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Wednesday, Nov. 24, 2004 08:28 pm

sound patrol 11-25-04

Soul-scorching redemption

art1597
Arcade Fire Funeral (Merge)

Arcade Fire
Funeral
(Merge)

Funeral, the first CD from Montreal's the Arcade Fire, came out in September, and already it's induced scores of worshipful music writers to churn out drool-slick paeans to the young sextet's astonishing genius. Hard as it is to imagine that any band could live up to the hype, somehow this one does. One of those rare groups that conjures up a host of impossibly disparate influences (Pavement, New Order, the Velvet Underground, the Cure, the Talking Heads, the Go-Betweens, Neutral Milk Hotel) without relinquishing its originality, the Arcade Fire contains multitudes. And, like all serious works of art, Funeral contradicts itself, gaining strength and momentum from conflicting energies: death and regeneration, anger and love, displacement and asylum, despair and hope.

While the band was recording the CD, several family members died, hence the album title. Although many of the songs are about loss, the mood is anything but funereal. Built on the husband-and-wife juggernaut of co-vocalists Win Butler and Régine Chassagne, the Arcade Fire harnesses guitar, piano, glockenspiel, violin, and accordion in the service of a sound that's symphonic and raucous, sloppy and majestic, chaotic and yet fully realized. The bilingual duet "Une Année sans Lumière" ("A Year Without Light") is both melancholy and hopeful, a love song that starts out pretty and fragile and builds to a cacophonous climax. Another highlight, the darkly gorgeous "Crown of Love," begins as a fairly conventional piano ballad and then adds sweeping strings and dramatic, Spectorish drums before it culminates in a relentless two-chord coda. "Neighborhood #4 (7 Kettles)" combines a warped country & western lament with what sounds like an string quartet tuning up in the background, and "Rebellion (Lies)" weds twitchy post-punk minimalism to glorious neopsych drone. Chassagne sings lead on two of the CD's best songs: "Haiti," an ode to her parents' tragic homeland, and "In the Backseat," a delicate meditation on mortality. The perfect counterpart to Butler's theatrical baritone, Chassagne's papery soprano sounds insubstantial at first, but it's surprisingly versatile, her childlike lilt giving way to the demonic ululations of some exotic bird. Overall, Funeral is one of the most impressive debuts in recent memory: soul-scorching redemption in 48 minutes.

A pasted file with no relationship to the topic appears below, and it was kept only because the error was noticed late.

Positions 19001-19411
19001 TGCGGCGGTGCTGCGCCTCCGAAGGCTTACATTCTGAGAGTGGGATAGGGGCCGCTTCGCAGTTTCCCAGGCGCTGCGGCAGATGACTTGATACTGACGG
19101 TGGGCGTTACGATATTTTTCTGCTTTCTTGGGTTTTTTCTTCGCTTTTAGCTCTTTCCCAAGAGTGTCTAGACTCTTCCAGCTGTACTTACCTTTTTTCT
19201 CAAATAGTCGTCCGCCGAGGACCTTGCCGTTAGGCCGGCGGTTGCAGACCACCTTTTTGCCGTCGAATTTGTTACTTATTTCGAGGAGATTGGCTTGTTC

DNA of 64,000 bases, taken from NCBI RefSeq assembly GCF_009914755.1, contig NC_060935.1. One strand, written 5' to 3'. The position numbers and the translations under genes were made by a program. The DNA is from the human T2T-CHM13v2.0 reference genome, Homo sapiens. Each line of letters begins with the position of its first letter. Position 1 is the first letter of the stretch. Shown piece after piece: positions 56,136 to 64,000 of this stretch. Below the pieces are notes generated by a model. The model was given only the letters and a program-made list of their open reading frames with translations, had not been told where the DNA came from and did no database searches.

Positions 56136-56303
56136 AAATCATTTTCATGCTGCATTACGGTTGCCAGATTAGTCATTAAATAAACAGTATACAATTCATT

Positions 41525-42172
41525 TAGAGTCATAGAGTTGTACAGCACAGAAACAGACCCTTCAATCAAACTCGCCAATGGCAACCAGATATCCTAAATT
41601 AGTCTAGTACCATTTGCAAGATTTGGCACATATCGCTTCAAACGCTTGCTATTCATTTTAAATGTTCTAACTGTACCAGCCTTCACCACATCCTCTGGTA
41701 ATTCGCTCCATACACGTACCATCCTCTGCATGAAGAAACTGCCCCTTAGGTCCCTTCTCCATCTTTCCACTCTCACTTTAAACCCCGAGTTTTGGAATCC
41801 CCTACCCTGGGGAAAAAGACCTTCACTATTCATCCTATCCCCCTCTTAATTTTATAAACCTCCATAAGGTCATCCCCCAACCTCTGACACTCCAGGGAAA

Smoosh
She Like Electric
(Pattern 25)

In a world populated by grown women pretending to be little girls and little girls pretending to be grown women, there's something refreshing about the concept of girls qua girls. Enter 12-year-old singer/keyboardist Asya (pronounced "Aussie") and 10-year-old drummer Chloe. Two years ago, at the suggestion of Chloe's drum teacher (who just happens to be Death Cab for Cutie drummer Jason McGerr), the Seattle-based sisters formed Smoosh. While their classmates played with Bratz dolls and watched Hilary Duff movies, Asya and Chloe wrote songs and honed their developing chops, snagging high-profile opening gigs with such indie-rock hotshots as Sleater-Kinney, Nada Surf, and Cat Power. Any way you look at that backstory, Smoosh makes for good ink; what's surprising is that these girls are actually good.

She Like Electric, the duo's spare but far-from-primitive debut, is an engaging amalgam of innocence and sophistication. There aren't a lot of overdubs or fancy production fillips or contributions from well-meaning grownups: It's just Asya's synth and Chloe's drums and 14 strange little songs that range from dissonant post-punk serenades to goofy raps (imagine a G-rated, irony-free Peaches). Asya's nasal soprano drifts and meanders, following quirky melodies and unpredictable progressions, while Chloe provides thoughtful fills and a sturdy backbone. It's not always easy to discern what Asya's singing about -- she mumbles and slurs her way through phrases like the shy kid at choir practice -- but the effect is mysterious and charming, a glimpse at the real preoccupations and passions of the preteen mind.

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